Drive to Canning's Cove to see the capelin rolling. To one who has never seen this spectacular sight before it's one that will never be forgotten as thousands of little capelin roll up on shore to spawn. In appearance they are a small silvery fish and a close relative of the freshwater smelt. Capelin are a cold water, schooling species.
Capelin spend the bulk of their lives offshore moving inshore only to spawn. Spawning takes place on beaches in June and July and attracts predators including fish, seabirds, whales, eagles and ospreys. Newfoundlanders call this the capelin "scull" and evenings in June and July you will definitely find adults and children down on the beaches equipped with buckets and dip nets to gather up this ocean bounty. Traditionally, capelin were spread on gardens as fertilizer. Dried salted capelin are a traditional Newfoundland snack roasted on a stick over a camp fire.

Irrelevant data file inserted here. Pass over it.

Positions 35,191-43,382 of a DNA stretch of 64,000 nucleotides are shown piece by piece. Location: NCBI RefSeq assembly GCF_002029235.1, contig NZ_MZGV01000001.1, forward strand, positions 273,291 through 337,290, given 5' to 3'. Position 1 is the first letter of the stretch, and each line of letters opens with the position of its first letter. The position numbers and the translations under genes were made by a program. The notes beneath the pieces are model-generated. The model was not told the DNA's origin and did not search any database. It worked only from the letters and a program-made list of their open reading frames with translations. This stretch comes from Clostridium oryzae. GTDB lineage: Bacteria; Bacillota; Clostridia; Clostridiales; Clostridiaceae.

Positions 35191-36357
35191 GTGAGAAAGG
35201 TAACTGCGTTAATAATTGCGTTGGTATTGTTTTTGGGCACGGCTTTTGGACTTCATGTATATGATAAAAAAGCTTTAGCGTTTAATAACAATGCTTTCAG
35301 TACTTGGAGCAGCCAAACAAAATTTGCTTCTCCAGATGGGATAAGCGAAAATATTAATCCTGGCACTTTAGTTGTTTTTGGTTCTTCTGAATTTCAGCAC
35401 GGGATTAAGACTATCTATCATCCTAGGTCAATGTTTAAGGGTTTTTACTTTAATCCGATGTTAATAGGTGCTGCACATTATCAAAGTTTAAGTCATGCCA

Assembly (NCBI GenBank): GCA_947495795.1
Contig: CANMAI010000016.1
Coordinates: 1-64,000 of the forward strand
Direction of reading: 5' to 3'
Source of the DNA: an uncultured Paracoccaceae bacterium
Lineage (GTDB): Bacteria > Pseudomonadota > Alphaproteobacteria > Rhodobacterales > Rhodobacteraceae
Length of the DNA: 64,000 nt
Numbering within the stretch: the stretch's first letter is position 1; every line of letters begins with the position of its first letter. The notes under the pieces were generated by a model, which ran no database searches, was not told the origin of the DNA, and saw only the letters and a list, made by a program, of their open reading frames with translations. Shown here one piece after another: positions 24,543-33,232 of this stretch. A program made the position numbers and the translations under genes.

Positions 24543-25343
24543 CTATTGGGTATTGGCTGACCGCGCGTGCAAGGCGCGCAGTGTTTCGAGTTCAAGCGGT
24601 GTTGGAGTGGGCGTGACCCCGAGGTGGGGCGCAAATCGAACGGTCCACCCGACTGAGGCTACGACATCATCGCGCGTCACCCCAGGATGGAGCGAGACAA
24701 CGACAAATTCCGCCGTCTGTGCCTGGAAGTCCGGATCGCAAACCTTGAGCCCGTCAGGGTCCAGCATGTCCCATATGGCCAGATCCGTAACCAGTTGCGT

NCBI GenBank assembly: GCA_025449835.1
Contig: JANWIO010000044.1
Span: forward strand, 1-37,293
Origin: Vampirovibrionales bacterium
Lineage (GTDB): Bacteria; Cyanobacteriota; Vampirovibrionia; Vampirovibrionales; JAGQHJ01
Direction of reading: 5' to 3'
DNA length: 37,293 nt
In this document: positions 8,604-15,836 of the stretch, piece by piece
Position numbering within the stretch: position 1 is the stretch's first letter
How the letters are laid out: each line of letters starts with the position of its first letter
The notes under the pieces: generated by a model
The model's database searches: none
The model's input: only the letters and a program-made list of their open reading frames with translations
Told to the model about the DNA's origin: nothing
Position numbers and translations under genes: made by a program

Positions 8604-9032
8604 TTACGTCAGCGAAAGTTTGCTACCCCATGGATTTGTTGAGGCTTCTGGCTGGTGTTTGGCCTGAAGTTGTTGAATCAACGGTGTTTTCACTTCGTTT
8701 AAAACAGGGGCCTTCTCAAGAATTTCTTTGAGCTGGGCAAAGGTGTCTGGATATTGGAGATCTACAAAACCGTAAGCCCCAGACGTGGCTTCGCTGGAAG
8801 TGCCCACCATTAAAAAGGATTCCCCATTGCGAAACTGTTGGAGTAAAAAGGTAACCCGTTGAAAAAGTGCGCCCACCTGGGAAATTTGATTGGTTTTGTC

Continue down the Bonavista Peninsula through historic Trinity and Bonavista or travel to Clarenville for the day